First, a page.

In the third embodiment illustrated in FIGS. 12A and 12B, the magnetically insulating layers 362, 363 may be disposed on the operating shaft 262 continuously along the length thereof.

The magnetostrictive torque sensor 41 of the present invention is suitable for use as a torque sensor provided to an electric power steering apparatus for a vehicle.

Obviously, various minor changes and modifications of the present invention are possible in light of the above teaching. It is therefore to be understood that within the scope of the appended claims the invention may be practiced otherwise than as specifically described.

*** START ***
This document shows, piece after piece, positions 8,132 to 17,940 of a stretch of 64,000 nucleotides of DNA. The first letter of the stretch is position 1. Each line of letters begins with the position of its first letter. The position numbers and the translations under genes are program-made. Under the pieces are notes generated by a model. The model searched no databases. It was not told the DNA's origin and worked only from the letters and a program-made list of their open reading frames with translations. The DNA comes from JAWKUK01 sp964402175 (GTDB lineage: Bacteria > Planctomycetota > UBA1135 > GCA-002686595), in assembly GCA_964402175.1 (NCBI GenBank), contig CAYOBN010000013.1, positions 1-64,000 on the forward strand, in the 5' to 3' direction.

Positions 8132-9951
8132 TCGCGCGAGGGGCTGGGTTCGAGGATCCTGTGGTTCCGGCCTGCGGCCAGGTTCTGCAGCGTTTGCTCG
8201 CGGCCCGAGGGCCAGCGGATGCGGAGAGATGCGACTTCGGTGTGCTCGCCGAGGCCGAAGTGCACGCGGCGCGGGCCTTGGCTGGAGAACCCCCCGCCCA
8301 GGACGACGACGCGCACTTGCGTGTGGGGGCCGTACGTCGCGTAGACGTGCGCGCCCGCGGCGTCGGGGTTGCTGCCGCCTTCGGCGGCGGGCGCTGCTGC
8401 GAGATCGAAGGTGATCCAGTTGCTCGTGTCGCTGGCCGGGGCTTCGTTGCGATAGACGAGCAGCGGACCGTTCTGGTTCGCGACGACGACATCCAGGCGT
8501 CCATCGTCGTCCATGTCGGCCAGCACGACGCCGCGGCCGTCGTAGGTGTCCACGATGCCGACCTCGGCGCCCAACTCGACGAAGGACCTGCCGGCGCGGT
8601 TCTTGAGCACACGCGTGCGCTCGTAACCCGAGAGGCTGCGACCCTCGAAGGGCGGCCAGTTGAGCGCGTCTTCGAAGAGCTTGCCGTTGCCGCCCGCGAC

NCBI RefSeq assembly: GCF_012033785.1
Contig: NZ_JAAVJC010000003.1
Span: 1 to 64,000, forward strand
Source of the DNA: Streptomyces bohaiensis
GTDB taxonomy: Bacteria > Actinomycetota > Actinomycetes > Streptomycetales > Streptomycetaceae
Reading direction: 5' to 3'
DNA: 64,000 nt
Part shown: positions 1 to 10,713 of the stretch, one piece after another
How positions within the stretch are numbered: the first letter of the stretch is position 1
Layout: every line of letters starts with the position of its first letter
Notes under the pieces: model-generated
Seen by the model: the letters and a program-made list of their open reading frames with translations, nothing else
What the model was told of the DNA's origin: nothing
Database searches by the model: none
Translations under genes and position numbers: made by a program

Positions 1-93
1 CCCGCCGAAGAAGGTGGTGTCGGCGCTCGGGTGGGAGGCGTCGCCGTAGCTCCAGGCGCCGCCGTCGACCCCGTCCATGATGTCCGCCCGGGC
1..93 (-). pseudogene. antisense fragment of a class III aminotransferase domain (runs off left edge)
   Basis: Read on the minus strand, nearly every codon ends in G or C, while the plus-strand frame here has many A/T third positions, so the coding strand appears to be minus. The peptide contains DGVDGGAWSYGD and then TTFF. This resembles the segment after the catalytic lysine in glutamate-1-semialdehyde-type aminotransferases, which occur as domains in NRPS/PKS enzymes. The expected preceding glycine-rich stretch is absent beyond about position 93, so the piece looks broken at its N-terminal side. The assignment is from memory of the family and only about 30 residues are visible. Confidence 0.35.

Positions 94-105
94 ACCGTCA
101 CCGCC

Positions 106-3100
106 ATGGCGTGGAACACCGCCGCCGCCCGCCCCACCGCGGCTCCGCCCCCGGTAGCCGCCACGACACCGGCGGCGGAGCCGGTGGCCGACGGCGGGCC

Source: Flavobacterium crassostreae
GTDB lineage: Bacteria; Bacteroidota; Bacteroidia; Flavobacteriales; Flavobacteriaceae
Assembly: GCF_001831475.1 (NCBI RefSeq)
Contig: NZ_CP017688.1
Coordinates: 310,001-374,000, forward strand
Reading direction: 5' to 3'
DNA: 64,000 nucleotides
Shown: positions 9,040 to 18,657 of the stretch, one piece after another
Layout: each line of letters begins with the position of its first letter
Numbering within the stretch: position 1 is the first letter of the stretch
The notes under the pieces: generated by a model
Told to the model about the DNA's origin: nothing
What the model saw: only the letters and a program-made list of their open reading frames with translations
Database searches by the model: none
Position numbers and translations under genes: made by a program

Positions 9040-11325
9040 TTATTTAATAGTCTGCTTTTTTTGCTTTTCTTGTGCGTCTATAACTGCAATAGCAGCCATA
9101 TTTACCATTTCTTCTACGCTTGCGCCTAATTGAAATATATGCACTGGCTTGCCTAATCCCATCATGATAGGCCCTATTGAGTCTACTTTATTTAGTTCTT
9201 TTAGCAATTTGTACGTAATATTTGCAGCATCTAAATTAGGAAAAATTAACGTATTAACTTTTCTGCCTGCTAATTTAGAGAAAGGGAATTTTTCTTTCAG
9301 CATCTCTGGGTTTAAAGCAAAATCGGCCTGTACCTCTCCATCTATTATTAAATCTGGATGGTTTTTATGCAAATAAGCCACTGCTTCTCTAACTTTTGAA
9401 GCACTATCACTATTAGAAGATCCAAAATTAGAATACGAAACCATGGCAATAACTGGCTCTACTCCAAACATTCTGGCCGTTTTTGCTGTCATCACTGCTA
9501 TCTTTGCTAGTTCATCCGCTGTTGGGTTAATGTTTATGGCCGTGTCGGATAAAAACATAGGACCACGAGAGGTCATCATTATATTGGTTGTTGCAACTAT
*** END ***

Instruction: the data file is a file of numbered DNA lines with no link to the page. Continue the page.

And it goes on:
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US8011256 *Apr 8, 2010Sep 6, 2011Honda Motor Co., Ltd.Magnetostrictive torque sensor and method of manufacturing same
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Classifications
U.S. Classification73/862.333, 73/862.335, 73/862.325
International ClassificationG01L3/00
Cooperative ClassificationG01L3/103, G01L3/102
European ClassificationG01L3/10A2
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Effective date: 20080331